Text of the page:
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TIFF 2013 Review: Only Lovers Left Alive


Only Lovers Left Alive
Special Presentation

It’s a perfect, evocative title for a film that is most fascinating and especially innovative, if for no other reason than the endless charm of the two leads. Tom Hiddleston and Tilda Swinton, two particularly exotic and striking actors, are vampires, fittingly. They are lovers too, despite being in different hemisphere initially, and it does seem as if they are alone in the world.

Maybe not entirely alone, but they do seem to grasp what is important in the world they inhabit. They’ve lived for centuries, married for some time, and made many friends with famed artists and inventors. Sensing her husband Adam is melancholic, Eve (right?) flies from Tangier to Detroit, only at night, to visit his isolated retreat. It is a darkened, cluttered apartment on an empty lot in a city that is barren, traversed by the two during nighttime jaunts.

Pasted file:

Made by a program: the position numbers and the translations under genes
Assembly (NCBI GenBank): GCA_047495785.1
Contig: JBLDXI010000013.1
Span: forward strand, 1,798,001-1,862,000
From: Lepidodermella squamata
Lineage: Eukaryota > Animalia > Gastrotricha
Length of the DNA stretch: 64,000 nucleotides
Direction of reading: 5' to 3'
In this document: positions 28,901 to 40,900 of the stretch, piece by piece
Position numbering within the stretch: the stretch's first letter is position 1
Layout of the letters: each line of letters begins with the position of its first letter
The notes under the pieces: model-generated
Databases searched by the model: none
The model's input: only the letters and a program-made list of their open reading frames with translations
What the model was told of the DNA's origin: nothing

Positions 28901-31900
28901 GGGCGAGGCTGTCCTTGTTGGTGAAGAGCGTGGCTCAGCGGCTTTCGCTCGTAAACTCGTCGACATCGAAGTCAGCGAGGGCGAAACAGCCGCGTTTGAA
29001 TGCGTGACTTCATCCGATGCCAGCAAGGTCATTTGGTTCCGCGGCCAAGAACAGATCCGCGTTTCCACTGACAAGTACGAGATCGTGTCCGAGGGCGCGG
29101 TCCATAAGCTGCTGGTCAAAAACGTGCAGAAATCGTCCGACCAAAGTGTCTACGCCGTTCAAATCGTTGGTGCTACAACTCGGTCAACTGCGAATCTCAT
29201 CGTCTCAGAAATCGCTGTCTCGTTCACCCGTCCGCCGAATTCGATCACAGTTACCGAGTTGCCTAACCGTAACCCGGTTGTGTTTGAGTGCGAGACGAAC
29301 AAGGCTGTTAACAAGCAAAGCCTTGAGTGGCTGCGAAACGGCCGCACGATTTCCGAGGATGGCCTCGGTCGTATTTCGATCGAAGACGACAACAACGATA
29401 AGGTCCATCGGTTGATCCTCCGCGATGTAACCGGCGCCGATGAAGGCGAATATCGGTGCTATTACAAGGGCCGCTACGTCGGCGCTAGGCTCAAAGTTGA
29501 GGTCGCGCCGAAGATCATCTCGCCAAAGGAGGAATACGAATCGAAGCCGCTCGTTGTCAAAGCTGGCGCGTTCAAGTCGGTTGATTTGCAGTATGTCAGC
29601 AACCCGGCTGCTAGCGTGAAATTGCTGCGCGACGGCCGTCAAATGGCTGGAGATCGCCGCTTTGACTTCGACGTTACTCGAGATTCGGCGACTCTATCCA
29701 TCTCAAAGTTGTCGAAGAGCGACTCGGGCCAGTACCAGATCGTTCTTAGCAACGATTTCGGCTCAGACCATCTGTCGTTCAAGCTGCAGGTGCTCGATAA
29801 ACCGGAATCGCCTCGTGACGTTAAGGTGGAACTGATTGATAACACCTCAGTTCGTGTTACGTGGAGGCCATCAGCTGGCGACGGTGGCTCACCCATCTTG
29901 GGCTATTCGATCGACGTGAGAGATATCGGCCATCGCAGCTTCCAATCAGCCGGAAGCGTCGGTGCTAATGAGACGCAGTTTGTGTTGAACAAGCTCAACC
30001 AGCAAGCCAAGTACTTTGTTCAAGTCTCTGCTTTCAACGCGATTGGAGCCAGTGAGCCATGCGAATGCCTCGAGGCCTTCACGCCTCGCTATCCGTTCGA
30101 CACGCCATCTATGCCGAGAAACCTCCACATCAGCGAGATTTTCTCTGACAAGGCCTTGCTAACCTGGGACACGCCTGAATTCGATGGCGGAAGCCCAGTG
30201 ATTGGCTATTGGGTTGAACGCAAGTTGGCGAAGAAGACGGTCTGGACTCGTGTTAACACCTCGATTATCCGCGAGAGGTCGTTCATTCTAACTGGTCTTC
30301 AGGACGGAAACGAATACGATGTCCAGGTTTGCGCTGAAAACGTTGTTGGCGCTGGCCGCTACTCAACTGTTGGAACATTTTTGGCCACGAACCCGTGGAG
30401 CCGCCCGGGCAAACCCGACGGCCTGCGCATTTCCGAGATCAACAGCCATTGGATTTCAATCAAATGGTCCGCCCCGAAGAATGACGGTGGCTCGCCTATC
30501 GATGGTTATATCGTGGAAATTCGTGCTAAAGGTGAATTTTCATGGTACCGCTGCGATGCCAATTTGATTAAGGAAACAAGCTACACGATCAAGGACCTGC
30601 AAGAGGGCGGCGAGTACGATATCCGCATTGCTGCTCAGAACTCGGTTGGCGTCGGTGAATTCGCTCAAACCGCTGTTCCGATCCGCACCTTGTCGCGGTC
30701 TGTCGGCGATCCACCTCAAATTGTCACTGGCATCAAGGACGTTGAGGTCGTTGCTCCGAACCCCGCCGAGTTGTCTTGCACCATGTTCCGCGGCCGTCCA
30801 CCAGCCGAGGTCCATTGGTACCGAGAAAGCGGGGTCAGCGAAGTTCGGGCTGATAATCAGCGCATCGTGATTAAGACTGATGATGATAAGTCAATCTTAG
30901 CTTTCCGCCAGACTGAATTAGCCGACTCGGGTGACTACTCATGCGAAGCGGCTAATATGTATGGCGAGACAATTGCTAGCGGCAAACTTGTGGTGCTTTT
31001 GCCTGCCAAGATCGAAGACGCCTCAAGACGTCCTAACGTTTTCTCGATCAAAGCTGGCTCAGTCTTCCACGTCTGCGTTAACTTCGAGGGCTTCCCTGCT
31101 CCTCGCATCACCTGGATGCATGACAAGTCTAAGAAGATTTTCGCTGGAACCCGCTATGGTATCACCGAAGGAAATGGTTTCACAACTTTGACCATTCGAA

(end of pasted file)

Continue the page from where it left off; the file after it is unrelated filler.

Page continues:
It’s a quiet, atmospheric meditation on human emptiness and misery, as for all the progress in science, technology, and culture, humans (referred to as ‘zombies’) are slowing destroying everything and everyone. Eve’s younger sister is the vampiric equivalent of careless, annoying youth. Ava (Mia Wasikowska) pops in from Los Angeles, drinks their storage of blood, and creates chaos for a couple comfortable in peace and solitude.

Adam and Eve roam the streets and lie in bed in a film that says more by doing less. It’s subtly familiar and funny, especially strange, and filled with historical allusions and vampire lore that makes for thoughtful and giddy fun.

Thursday September 5 – Ryerson Theatre – 9:00 PM
Saturday September 7 – The Bloor Hot Docs Cinema – 12:15 PM

[star v=4]

Anthony Marcusa

A pop-culture consumer, Anthony seeks out what is important in entertainment and mocks what is not. Inspired by history, Anthony writes with the hope that someone, somewhere, might be affected.